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In Afghan Town, Residents Find a New Harmony

Culture: A wedding singer is free to croon again in post-Taliban era. Television and girls schools also come out into the open.


TALOQAN, Afghanistan — Since early last year, the wedding singer had been afraid to even hum a tune to himself, let alone sing out loud. In a country where songs were banned, the music in his soul was quiet.

But when the Taliban abandoned this northern Afghan town a little more than a week ago, Mohammadvali invited two other music lovers to his home for what may have been regarded as an illegal activity under the Taliban's strict Islamic rule.

He filled his lungs with air, and for the first time in 18 months, burst forth with his favorite song. He sang about beauty, a lyrical piece about a woman taking off her burka, the full-length shroud most Afghan women wear.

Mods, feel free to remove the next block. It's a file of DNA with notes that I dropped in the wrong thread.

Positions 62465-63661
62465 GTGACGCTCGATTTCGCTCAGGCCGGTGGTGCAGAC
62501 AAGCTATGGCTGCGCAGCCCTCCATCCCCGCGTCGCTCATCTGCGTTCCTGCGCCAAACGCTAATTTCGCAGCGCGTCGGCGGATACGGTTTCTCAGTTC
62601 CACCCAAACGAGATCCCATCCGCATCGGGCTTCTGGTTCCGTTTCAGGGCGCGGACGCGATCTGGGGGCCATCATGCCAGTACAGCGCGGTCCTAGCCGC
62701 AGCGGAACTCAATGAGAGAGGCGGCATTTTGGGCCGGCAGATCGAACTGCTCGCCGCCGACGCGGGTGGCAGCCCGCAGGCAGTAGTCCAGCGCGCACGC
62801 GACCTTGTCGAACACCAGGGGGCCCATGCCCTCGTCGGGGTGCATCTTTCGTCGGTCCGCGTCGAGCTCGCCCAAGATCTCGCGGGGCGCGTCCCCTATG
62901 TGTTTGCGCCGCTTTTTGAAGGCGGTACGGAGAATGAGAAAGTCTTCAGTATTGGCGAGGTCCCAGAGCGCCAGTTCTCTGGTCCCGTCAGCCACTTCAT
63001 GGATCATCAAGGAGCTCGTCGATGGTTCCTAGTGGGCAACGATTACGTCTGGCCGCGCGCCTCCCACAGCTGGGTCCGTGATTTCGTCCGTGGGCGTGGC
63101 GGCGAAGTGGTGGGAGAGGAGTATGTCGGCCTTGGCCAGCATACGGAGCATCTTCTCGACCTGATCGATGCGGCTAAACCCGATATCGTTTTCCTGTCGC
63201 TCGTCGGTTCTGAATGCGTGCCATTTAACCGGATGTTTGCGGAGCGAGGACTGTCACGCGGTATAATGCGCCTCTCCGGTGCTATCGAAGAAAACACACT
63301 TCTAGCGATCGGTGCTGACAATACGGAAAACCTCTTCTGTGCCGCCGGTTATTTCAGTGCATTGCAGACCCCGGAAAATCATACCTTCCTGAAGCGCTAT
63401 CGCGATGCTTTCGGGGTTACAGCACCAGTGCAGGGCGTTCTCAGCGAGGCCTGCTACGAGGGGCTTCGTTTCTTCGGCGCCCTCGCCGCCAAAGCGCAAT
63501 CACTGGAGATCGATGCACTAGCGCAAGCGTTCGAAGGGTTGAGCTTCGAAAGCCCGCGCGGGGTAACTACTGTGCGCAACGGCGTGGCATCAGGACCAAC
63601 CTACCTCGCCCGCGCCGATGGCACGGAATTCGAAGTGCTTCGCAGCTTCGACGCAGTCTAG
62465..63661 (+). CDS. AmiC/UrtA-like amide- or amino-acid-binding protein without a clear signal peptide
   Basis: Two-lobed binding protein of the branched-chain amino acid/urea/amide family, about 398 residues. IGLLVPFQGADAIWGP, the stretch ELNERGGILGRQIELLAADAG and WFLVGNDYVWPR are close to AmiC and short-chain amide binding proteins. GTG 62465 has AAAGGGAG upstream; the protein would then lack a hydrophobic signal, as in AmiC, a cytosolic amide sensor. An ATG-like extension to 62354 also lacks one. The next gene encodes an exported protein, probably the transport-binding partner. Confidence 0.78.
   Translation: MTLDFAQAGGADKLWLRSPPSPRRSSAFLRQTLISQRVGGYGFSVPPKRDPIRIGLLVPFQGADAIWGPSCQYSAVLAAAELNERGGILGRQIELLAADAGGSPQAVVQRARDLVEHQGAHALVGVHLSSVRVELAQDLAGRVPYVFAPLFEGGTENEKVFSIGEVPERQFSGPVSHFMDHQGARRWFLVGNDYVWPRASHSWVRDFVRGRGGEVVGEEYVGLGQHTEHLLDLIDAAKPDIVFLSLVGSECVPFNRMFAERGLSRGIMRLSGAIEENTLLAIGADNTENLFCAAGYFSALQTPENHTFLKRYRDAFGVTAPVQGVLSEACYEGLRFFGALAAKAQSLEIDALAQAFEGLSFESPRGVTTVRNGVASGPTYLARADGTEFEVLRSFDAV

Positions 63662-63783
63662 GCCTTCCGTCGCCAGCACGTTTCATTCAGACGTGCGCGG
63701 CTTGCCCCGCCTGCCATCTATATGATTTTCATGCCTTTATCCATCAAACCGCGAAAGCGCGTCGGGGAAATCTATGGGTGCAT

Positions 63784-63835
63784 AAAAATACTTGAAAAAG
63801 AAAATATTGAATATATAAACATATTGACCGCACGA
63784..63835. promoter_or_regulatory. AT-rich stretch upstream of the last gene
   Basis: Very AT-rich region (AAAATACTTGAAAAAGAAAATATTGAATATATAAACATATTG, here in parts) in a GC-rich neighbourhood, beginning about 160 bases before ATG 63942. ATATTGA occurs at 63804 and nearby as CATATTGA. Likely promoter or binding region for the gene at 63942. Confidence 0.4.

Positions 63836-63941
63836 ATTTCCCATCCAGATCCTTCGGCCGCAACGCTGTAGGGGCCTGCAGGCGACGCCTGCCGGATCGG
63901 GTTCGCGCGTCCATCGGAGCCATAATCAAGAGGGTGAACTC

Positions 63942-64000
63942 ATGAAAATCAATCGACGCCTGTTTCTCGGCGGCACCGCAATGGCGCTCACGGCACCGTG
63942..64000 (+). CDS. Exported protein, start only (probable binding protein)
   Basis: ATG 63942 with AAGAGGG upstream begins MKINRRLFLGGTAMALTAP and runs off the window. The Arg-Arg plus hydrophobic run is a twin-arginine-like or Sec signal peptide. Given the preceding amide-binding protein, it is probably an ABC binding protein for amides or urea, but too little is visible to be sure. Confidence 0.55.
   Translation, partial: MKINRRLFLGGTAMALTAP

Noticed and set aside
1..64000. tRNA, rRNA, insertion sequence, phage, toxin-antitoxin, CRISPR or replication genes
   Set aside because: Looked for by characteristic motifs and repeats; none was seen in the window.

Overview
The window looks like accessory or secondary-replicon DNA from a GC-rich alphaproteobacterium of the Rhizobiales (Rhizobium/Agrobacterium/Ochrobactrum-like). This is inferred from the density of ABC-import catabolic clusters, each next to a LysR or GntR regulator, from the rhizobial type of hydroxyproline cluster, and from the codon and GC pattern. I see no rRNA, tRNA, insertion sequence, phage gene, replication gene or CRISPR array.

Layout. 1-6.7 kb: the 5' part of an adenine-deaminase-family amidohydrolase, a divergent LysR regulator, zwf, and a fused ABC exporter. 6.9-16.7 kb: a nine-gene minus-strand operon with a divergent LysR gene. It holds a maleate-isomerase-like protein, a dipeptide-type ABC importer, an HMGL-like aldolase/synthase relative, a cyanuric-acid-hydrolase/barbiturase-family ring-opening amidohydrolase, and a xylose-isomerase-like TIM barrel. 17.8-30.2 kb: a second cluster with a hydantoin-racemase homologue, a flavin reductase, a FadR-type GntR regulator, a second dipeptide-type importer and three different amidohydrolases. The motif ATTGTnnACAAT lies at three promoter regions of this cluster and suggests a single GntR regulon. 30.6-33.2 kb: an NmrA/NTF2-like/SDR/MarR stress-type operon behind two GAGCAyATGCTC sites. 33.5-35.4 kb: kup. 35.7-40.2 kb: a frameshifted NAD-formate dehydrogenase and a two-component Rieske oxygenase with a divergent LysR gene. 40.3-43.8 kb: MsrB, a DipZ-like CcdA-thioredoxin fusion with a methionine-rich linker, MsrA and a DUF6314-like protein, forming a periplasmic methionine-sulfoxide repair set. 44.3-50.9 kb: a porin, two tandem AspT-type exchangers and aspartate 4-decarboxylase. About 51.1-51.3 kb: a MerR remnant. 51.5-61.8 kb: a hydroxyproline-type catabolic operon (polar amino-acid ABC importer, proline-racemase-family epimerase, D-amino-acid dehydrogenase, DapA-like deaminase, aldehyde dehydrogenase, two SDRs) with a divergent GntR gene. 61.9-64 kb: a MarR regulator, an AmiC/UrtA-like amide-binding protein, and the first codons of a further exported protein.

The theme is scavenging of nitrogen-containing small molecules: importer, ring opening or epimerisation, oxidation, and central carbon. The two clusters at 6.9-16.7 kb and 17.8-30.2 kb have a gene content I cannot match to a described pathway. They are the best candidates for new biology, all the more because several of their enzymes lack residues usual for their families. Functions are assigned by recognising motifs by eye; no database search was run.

Mohammadvali's fingers, however, have yet to return to the strings of a ghichak, a traditional Afghan instrument he used to play. When the Taliban came to power, he burned his musical instruments. Now, his musician's hands are blackened with oil from the job he was forced to take up under Taliban rule: metal repairman.

About 30 miles from where Mohammadvali rents a shop in the bazaar, thousands of desperate Taliban fighters are trapped in and around the city of Kunduz, encircled by Northern Alliance troops. No one here thinks the regime has any chance of making a comeback.

Taloqan is a bustling town with wide, tree-lined avenues teeming with horse-drawn taxicabs, donkeys laden with firewood, bicycles and trucks with crowds of Northern Alliance fighters on board. There is an air of celebration.

The town's heart and soul is the sprawling bazaar, where the several shops now selling musical recordings were crammed with buyers Monday. In the Ali A Pharmacy, one of the owners played with an imitation Game Boy, another post-Taliban novelty.